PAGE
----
Wyoming '99: Monday
After gallumphing along another set of rock-strewn dirt roads, kids bouncing in the back watching for pronghorn antelope (on nearly every hill) and cows and horses and such, we came into a valley, turned a bend, and saw before us a huge earthen wall, obviously man-made, very flat top, blocking the valley. This was (said our guide Dixie) the biggest fill anywhere on the Union Pacific railroad.
To get there, we had to keep on driving up a road that looked like this. Sometimes the mound running down the middle of the road was higher; sometimes the road was nearly flat. None of us were in high-suspension vehicles.
We drove up the side of the valley and through a culvert tunnel to get to the other side of the fill. On the other side, a road traversed the fill itself.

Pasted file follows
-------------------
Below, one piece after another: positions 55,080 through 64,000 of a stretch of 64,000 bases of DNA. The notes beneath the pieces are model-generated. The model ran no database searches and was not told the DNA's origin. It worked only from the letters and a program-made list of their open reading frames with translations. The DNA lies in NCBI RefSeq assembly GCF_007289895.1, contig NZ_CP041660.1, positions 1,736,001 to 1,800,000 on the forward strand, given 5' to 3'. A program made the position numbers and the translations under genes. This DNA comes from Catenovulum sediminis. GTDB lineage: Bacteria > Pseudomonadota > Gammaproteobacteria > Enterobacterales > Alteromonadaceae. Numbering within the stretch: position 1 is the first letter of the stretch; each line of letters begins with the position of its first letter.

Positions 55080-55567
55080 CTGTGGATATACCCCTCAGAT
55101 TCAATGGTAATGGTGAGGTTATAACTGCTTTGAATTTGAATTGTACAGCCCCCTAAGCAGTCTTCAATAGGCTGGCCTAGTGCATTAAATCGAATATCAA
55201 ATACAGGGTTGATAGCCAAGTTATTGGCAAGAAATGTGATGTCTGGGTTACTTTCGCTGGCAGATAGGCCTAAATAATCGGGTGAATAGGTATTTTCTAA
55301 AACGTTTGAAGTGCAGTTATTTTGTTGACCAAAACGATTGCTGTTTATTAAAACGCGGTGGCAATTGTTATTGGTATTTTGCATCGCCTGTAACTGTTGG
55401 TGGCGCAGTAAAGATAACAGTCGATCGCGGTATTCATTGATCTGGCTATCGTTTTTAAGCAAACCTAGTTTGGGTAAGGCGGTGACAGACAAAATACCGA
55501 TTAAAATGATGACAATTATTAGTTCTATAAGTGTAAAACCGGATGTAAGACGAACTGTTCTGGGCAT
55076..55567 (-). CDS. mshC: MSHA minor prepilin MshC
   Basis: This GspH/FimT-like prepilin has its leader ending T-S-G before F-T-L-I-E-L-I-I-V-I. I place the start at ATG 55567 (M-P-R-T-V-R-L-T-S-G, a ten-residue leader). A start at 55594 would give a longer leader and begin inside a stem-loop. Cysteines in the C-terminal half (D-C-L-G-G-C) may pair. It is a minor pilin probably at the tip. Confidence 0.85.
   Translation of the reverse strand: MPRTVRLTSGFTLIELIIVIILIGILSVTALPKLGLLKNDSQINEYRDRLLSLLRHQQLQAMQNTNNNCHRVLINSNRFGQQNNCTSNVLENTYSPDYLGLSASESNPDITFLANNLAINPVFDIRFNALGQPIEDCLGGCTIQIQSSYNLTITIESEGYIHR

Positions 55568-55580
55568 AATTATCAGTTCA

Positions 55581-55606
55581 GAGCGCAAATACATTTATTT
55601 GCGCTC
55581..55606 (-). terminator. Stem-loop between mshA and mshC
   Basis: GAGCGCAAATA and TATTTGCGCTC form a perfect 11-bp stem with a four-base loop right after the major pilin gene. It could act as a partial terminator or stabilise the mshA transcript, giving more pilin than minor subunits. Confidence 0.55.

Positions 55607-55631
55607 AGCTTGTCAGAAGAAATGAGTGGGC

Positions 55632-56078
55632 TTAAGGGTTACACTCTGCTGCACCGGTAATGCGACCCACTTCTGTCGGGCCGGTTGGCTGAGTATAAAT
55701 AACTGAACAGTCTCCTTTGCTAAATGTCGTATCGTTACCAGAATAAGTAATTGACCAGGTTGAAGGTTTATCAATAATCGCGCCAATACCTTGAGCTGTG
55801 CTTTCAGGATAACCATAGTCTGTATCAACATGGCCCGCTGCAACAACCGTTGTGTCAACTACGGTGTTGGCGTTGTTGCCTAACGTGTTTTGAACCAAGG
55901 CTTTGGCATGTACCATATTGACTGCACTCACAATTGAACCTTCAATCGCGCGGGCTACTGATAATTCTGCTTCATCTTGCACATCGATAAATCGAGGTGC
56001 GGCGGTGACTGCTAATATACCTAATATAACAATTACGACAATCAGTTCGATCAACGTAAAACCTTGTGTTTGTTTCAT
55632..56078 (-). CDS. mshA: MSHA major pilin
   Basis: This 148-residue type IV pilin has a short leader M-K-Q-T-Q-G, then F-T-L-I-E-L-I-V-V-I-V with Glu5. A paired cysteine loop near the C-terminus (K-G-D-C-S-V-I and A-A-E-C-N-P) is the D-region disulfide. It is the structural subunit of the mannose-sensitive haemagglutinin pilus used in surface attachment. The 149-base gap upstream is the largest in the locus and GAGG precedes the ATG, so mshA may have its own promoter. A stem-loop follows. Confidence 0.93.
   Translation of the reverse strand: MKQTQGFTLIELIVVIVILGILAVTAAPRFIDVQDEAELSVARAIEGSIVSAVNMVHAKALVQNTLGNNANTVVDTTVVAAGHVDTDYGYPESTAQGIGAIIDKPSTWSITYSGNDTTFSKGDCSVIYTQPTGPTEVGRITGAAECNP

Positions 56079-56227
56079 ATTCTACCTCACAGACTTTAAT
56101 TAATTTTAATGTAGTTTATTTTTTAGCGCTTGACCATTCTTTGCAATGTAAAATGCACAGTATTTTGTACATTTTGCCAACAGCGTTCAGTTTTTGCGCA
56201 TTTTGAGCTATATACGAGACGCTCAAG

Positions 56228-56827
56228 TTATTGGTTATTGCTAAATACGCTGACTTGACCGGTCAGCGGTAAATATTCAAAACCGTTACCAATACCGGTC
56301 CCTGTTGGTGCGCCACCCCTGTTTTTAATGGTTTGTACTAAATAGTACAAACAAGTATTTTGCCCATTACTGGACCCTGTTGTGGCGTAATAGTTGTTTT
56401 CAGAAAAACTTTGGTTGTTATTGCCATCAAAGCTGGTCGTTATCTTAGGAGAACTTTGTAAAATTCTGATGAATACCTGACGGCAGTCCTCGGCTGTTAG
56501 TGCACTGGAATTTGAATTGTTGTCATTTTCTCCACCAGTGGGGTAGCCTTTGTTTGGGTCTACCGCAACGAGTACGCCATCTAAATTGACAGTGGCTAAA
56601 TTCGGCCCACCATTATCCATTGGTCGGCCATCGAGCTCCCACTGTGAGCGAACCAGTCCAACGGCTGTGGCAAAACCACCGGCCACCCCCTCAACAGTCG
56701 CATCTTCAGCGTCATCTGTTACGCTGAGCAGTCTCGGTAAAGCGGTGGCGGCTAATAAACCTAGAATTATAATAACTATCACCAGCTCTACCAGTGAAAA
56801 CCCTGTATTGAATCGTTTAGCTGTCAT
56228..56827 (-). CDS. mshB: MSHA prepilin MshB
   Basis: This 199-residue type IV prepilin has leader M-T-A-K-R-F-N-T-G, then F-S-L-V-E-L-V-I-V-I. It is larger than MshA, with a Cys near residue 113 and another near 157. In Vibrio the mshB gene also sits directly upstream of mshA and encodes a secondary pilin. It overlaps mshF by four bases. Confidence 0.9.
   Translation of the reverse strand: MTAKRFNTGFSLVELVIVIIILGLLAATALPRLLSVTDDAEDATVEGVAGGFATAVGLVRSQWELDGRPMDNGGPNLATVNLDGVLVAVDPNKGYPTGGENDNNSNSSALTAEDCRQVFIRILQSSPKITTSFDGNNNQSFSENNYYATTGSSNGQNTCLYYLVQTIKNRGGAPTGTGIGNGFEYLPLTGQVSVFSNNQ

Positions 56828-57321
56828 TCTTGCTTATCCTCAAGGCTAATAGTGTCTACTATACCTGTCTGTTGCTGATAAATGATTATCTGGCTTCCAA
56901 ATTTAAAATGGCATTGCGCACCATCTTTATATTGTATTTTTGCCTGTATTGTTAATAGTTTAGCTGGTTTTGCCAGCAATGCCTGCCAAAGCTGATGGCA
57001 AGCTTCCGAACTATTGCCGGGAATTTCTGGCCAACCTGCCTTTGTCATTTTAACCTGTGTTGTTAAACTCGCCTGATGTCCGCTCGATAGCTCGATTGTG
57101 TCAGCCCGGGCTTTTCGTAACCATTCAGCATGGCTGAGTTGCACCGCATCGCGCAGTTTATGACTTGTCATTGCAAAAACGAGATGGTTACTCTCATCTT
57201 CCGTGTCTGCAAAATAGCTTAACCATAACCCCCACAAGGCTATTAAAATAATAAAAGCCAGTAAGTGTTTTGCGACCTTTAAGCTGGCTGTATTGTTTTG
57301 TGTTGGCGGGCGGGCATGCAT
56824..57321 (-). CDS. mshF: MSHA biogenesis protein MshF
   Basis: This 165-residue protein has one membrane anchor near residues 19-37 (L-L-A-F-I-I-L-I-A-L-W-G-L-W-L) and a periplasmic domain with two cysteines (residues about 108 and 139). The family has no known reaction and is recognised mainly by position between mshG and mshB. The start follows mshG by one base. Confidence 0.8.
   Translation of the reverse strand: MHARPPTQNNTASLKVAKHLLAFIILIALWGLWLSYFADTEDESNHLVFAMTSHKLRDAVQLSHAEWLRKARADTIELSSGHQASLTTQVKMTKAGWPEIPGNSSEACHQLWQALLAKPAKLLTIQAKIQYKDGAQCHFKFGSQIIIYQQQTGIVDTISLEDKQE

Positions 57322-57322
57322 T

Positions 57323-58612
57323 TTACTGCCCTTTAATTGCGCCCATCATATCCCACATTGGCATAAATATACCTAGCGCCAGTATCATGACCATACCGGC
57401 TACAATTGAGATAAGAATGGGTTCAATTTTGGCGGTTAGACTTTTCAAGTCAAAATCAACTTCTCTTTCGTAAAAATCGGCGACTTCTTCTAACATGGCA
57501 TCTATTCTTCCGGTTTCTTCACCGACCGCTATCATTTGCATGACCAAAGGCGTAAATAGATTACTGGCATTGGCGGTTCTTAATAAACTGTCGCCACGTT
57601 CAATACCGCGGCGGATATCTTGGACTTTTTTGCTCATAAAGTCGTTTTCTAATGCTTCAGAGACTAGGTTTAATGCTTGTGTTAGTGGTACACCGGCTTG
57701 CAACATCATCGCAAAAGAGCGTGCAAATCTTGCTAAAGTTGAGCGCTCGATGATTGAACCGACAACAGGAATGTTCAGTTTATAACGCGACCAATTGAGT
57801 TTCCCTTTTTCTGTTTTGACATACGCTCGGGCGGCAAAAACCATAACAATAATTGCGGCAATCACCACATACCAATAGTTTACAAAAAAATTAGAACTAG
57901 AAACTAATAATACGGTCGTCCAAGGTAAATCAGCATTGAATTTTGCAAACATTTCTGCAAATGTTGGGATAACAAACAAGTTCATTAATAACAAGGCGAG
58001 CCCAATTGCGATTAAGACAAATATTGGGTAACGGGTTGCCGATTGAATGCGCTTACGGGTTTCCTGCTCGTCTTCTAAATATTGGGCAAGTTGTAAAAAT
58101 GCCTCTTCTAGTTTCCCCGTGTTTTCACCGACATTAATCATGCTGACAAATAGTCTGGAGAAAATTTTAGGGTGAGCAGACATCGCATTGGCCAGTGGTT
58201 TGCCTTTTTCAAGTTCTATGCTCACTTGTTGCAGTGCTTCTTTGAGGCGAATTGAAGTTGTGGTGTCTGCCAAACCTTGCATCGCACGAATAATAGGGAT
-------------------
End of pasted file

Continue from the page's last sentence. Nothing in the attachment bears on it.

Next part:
Once we got to the tracks, we found this solar-powered station right at the juncture of two rails, which were covered in a pool of heavy black oil. Doug promptly put his white leather sneaker right in. Luckily it wasn't tar, so it wiped mostly clean with enough paper towels. Here Chris inspects the rails to make sure they're sound. Speaking of sound, we heard the sound of an approaching locomotive . . .